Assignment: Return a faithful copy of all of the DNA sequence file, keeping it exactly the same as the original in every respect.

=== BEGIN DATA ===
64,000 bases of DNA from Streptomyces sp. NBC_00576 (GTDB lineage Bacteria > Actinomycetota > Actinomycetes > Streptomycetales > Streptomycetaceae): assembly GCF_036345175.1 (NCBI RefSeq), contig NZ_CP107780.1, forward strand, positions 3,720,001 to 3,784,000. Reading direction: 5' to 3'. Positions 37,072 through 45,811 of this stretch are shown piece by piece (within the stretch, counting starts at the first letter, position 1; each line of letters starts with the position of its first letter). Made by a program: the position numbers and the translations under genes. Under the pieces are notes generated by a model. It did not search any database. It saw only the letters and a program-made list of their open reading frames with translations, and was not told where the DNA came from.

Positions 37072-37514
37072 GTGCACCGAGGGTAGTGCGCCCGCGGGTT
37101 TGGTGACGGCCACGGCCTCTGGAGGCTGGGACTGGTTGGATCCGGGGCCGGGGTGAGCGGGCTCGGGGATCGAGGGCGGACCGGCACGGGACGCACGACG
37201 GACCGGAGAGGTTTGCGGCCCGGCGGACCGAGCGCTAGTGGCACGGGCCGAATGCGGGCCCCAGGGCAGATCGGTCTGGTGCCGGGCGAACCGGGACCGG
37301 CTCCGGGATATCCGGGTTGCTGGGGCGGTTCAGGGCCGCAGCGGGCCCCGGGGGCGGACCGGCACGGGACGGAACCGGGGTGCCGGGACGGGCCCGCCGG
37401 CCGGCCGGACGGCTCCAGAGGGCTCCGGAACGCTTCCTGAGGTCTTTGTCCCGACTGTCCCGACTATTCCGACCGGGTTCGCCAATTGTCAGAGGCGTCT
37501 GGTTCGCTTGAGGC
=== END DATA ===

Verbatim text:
64,000 bases of DNA from Streptomyces sp. NBC_00576 (GTDB lineage Bacteria > Actinomycetota > Actinomycetes > Streptomycetales > Streptomycetaceae): assembly GCF_036345175.1 (NCBI RefSeq), contig NZ_CP107780.1, forward strand, positions 3,720,001 to 3,784,000. Reading direction: 5' to 3'. Positions 37,072 through 45,811 of this stretch are shown piece by piece (within the stretch, counting starts at the first letter, position 1; each line of letters starts with the position of its first letter). Made by a program: the position numbers and the translations under genes. Under the pieces are notes generated by a model. It did not search any database. It saw only the letters and a program-made list of their open reading frames with translations, and was not told where the DNA came from.

Positions 37072-37514
37072 GTGCACCGAGGGTAGTGCGCCCGCGGGTT
37101 TGGTGACGGCCACGGCCTCTGGAGGCTGGGACTGGTTGGATCCGGGGCCGGGGTGAGCGGGCTCGGGGATCGAGGGCGGACCGGCACGGGACGCACGACG
37201 GACCGGAGAGGTTTGCGGCCCGGCGGACCGAGCGCTAGTGGCACGGGCCGAATGCGGGCCCCAGGGCAGATCGGTCTGGTGCCGGGCGAACCGGGACCGG
37301 CTCCGGGATATCCGGGTTGCTGGGGCGGTTCAGGGCCGCAGCGGGCCCCGGGGGCGGACCGGCACGGGACGGAACCGGGGTGCCGGGACGGGCCCGCCGG
37401 CCGGCCGGACGGCTCCAGAGGGCTCCGGAACGCTTCCTGAGGTCTTTGTCCCGACTGTCCCGACTATTCCGACCGGGTTCGCCAATTGTCAGAGGCGTCT
37501 GGTTCGCTTGAGGC